Dutch Ahold Delhaize wants to bring Bol.com to the stock exchange. At least, for a minority share. Ahold Delhaize does wish to remain in charge of the online shopping platform. The company wants to use the growth potential of Bol.com with the IPO to finance the development of physical stores in the US and Europe. Quietly the company chooses to step back to its core business; food.
Ahold Delhaize Investors want more. The share price is lagging somewhat behind the strong results of recent years, and certainly the strong results during the corona crisis. Nevertheless, the shareholders rewarded the plans yesterday with 0.5 bln extra shareholder value.
According to Ahold Delhaize, Bol.com is profitable. Turnover this year will be €5.5 bln with a gross profit between €150 mln and €170 mln. The financial results of Bol.com were the companies best secret until now. Ahold Delhaize expects to have doubled the sales and profits of Bol.com by 2025.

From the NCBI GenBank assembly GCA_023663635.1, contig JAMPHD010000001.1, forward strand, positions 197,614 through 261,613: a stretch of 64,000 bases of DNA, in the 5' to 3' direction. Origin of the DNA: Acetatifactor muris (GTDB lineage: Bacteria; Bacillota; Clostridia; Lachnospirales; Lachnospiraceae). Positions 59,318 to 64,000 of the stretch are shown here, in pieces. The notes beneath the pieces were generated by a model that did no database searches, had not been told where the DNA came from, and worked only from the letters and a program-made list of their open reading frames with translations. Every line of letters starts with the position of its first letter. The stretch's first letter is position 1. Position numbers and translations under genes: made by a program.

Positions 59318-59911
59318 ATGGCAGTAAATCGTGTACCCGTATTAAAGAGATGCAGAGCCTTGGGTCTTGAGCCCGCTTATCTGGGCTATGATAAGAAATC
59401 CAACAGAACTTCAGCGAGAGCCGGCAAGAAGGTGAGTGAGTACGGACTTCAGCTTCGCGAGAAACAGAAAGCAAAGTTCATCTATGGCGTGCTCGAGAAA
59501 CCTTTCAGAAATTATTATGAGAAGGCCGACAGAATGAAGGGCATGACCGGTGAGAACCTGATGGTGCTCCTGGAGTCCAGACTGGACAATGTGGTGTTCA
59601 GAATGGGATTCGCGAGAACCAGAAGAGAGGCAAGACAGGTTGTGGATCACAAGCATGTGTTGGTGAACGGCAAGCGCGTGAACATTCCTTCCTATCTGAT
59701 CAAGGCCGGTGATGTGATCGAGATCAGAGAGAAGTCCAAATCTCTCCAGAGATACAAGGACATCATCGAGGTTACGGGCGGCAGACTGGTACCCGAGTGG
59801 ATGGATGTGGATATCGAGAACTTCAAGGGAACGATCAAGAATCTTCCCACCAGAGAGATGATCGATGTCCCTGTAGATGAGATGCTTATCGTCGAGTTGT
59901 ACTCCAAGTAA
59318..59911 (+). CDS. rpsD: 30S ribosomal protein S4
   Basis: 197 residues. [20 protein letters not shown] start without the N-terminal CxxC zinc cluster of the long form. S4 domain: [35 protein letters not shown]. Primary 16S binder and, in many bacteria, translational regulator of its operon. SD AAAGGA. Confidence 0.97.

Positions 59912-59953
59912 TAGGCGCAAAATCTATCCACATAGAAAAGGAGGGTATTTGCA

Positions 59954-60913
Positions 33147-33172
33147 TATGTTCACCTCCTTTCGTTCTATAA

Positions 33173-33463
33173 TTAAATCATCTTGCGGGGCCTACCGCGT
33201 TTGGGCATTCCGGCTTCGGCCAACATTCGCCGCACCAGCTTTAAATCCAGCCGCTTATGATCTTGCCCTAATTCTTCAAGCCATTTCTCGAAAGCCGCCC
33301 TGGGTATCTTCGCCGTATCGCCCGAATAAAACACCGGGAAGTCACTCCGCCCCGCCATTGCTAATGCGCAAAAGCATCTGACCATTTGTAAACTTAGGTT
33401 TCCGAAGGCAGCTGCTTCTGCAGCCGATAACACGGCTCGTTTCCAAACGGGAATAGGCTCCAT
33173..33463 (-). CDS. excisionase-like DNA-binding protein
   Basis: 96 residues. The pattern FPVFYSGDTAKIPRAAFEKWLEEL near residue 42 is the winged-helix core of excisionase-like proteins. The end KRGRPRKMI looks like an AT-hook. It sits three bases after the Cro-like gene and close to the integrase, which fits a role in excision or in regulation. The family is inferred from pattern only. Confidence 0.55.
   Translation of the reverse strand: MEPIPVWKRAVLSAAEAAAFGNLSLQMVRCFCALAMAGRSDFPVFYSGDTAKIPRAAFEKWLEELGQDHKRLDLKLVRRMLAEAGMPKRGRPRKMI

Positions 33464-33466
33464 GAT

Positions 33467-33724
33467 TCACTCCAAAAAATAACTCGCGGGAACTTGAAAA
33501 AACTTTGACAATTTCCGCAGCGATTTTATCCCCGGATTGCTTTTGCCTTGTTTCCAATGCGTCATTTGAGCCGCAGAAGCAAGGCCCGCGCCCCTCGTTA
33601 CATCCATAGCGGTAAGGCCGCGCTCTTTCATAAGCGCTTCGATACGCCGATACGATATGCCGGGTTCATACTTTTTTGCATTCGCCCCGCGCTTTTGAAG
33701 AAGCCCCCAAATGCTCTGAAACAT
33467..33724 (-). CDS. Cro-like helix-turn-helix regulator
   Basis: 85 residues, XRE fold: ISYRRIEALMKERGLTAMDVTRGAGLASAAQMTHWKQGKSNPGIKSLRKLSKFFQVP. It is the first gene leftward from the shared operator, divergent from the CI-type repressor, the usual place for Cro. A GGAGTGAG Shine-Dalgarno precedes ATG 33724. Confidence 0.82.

Then Bol.com could be worth somewhere around four bln euros (a conservative estimate). So then, the sale of a minority stake would yield a maximum of two bln euros for the group.
The question is what use of that growth money for the food branch of Ahold Delhaize will yield the greatest return on investment. Developing a healthy, local assortment for us as consumers with smaller local convenience stores? Capturing a stronger position in out-of-home markets? Building a fast delivery network for online customers from local robotic distribution centers? Data-driven IT systems based on machine learning? Or building out the European store network? Bigger is better!
The wish lists of Ahold Delhaize managers in the US and Europe are long, very long. That became clear during the investors’ day on November 15. In any case, there is no lack of ambition. But, as my grandfather used to say: “spending money doesn’t make you rich.”
Walther Ploos van Amstel.